Medical Technology

Advances in drugs, devices, and biological products that change the way health care is delivered. LDI Senior Fellows study the adoption and diffusion of medical technologies and assesses their impact on costs and quality of care.

The Contemporary Landscape Of Genetic Testing And Breast Cancer: Emerging Issues

Jul. 20, 2020

Payal D. Shah, Susan M. Domchek

Abstract [from journal]

The landscape of genetic testing for breast cancer susceptibility has transformed dramatically over the last decade and a half. Traditionally, the process of genetic testing resided fully within a medical infrastructure, from identification of appropriate testing candidates to gene selection to risk mitigation recommendations. More recently, decreasing costs, advancing technology, and a growing understanding of therapeutic implications of certain genetic test results have led to more widespread uptake of testing that increasingly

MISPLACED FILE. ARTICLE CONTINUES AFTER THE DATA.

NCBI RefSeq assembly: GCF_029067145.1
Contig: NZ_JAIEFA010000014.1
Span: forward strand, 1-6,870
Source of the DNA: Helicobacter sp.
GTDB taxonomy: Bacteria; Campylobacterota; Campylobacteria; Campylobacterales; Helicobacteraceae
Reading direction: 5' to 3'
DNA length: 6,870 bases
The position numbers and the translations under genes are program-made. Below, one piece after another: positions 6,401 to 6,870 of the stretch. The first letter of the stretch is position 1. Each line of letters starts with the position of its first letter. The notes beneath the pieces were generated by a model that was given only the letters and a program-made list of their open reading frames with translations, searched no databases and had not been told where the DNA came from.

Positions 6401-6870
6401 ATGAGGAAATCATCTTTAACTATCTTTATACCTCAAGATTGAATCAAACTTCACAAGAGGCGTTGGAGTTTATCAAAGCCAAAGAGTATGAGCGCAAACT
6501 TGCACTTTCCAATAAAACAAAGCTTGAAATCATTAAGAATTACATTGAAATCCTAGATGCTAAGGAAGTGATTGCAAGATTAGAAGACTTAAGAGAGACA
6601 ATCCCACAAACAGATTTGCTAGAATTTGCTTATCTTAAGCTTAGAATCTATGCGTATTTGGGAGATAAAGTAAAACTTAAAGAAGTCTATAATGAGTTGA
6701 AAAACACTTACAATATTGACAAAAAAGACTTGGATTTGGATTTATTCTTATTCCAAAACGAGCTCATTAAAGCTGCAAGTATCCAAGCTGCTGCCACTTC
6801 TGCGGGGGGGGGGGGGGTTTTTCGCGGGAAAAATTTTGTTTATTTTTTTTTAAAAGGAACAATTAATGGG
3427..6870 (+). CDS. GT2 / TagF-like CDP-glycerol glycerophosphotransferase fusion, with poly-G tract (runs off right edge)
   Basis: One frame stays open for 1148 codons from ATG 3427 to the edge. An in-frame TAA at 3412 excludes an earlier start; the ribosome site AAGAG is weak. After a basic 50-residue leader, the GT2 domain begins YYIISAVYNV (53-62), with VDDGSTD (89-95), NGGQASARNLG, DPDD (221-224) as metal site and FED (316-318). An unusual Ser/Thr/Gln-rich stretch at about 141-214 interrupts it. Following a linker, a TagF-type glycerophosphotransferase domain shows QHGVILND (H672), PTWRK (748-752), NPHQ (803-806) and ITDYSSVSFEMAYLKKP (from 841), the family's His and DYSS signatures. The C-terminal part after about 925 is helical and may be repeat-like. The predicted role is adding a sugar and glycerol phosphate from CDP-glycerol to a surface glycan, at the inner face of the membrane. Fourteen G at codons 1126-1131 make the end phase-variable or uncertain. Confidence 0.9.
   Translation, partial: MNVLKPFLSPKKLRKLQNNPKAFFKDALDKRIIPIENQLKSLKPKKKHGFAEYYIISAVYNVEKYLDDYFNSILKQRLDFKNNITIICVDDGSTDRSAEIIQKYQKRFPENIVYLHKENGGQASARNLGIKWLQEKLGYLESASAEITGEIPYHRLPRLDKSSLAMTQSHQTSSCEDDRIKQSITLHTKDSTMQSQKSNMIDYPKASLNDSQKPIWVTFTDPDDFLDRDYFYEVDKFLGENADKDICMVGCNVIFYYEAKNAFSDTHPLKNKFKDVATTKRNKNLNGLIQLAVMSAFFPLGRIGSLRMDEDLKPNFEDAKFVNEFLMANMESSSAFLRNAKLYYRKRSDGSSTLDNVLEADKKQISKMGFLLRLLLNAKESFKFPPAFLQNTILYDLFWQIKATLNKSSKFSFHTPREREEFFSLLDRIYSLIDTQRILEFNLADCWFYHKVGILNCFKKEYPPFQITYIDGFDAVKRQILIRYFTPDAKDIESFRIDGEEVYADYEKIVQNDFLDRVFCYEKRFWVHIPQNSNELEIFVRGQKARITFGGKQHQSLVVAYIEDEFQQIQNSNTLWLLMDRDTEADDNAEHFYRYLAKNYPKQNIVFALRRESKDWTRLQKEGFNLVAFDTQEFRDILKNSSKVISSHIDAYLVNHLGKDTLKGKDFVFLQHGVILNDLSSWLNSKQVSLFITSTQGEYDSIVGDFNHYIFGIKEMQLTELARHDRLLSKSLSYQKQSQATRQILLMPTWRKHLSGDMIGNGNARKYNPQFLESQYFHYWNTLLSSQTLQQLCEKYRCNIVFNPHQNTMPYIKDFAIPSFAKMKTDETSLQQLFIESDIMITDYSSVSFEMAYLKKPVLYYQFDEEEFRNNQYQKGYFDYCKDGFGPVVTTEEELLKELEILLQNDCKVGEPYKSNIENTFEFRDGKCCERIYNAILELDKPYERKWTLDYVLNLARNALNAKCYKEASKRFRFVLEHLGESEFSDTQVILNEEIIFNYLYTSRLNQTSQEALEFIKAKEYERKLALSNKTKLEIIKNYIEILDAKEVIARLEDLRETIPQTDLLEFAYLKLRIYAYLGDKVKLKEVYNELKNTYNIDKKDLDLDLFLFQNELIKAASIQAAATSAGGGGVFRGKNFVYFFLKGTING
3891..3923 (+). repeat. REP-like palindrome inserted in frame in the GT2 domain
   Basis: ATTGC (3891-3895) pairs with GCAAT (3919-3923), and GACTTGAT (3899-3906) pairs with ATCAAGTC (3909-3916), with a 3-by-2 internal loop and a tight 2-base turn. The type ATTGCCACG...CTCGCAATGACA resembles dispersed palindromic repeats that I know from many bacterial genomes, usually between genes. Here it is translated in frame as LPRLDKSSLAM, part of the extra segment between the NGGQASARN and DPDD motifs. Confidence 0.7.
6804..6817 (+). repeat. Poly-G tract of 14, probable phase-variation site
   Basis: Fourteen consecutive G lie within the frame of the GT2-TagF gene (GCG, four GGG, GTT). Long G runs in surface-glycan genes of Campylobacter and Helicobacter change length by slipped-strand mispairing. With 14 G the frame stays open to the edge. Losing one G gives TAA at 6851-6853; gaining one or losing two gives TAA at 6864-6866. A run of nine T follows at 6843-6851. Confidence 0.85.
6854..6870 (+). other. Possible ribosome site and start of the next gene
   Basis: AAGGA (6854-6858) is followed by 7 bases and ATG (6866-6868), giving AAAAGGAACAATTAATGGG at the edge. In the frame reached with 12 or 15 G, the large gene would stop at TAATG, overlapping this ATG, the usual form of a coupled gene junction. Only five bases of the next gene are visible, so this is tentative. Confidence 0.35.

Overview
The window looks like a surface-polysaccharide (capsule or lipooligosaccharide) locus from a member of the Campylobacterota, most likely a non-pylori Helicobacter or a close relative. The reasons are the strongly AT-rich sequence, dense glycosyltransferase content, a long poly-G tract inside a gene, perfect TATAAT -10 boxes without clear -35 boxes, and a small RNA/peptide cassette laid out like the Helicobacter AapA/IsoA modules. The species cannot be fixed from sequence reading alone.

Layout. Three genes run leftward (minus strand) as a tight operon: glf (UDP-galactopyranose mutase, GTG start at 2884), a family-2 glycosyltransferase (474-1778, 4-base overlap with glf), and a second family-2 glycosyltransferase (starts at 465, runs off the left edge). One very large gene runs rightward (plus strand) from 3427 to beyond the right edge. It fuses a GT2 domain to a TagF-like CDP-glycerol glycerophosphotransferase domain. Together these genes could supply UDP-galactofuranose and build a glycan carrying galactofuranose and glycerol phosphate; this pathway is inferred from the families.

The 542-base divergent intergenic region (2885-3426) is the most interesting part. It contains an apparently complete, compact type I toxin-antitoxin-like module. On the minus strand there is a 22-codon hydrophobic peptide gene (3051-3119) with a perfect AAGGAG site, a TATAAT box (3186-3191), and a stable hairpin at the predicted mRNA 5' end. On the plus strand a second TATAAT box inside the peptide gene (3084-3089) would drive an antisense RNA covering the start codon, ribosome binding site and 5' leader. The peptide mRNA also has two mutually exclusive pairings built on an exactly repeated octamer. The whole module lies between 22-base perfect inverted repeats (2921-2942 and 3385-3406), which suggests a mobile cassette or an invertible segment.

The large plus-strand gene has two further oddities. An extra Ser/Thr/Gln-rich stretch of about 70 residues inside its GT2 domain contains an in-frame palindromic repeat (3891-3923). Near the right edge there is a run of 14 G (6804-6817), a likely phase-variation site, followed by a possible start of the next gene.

Effect Of Behavioral Economic Incentives For Colorectal Cancer Screening In A Randomized Trial

Shivan J. Mehta, MD, MBA
Jul. 2, 2020

Shivan J. Mehta, Catherine Reitz, Tess Niewood, Kevin G. VolppDavid A. Asch

Abstract [from journal]

Background & aims: Financial incentives might increase participation in prevention such as screening colonoscopy. We studied whether incentives informed by behavioral economics increase participation in risk assessment for colorectal cancer (CRC) and completion of colonoscopy for eligible adults.

Methods: Employees of a large academic health system (50-64 y old; n=1977) were randomly assigned to groups that underwent risk assessment for CRC screening and direct access colonoscopy scheduling